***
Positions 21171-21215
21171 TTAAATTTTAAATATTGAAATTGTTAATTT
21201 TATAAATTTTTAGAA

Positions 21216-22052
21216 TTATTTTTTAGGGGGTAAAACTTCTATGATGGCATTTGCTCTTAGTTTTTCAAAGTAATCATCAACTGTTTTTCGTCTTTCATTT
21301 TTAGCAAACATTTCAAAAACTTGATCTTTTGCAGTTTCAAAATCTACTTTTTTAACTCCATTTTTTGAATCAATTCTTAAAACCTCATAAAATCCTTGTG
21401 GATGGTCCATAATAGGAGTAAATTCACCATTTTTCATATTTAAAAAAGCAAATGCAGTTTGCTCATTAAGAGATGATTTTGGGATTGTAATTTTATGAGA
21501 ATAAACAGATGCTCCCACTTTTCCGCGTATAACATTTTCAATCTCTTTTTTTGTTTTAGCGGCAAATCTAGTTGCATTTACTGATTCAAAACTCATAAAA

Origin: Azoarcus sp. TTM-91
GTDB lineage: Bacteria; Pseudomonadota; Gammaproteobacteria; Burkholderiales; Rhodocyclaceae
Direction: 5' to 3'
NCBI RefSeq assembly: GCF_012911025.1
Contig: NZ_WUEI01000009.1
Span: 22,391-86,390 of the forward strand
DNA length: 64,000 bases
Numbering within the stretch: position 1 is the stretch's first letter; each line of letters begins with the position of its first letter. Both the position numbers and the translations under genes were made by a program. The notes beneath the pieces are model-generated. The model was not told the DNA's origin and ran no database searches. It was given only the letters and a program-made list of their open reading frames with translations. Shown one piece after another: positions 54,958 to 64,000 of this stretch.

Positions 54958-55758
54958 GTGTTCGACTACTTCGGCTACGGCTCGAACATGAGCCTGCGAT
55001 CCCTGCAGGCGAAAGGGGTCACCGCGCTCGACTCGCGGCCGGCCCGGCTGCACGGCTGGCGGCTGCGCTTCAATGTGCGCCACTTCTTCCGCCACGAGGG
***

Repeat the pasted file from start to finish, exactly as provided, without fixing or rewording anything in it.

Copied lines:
Positions 21171-21215
21171 TTAAATTTTAAATATTGAAATTGTTAATTT
21201 TATAAATTTTTAGAA

Positions 21216-22052
21216 TTATTTTTTAGGGGGTAAAACTTCTATGATGGCATTTGCTCTTAGTTTTTCAAAGTAATCATCAACTGTTTTTCGTCTTTCATTT
21301 TTAGCAAACATTTCAAAAACTTGATCTTTTGCAGTTTCAAAATCTACTTTTTTAACTCCATTTTTTGAATCAATTCTTAAAACCTCATAAAATCCTTGTG
21401 GATGGTCCATAATAGGAGTAAATTCACCATTTTTCATATTTAAAAAAGCAAATGCAGTTTGCTCATTAAGAGATGATTTTGGGATTGTAATTTTATGAGA
21501 ATAAACAGATGCTCCCACTTTTCCGCGTATAACATTTTCAATCTCTTTTTTTGTTTTAGCGGCAAATCTAGTTGCATTTACTGATTCAAAACTCATAAAA

Origin: Azoarcus sp. TTM-91
GTDB lineage: Bacteria; Pseudomonadota; Gammaproteobacteria; Burkholderiales; Rhodocyclaceae
Direction: 5' to 3'
NCBI RefSeq assembly: GCF_012911025.1
Contig: NZ_WUEI01000009.1
Span: 22,391-86,390 of the forward strand
DNA length: 64,000 bases
Numbering within the stretch: position 1 is the stretch's first letter; each line of letters begins with the position of its first letter. Both the position numbers and the translations under genes were made by a program. The notes beneath the pieces are model-generated. The model was not told the DNA's origin and ran no database searches. It was given only the letters and a program-made list of their open reading frames with translations. Shown one piece after another: positions 54,958 to 64,000 of this stretch.

Positions 54958-55758
54958 GTGTTCGACTACTTCGGCTACGGCTCGAACATGAGCCTGCGAT
55001 CCCTGCAGGCGAAAGGGGTCACCGCGCTCGACTCGCGGCCGGCCCGGCTGCACGGCTGGCGGCTGCGCTTCAATGTGCGCCACTTCTTCCGCCACGAGGG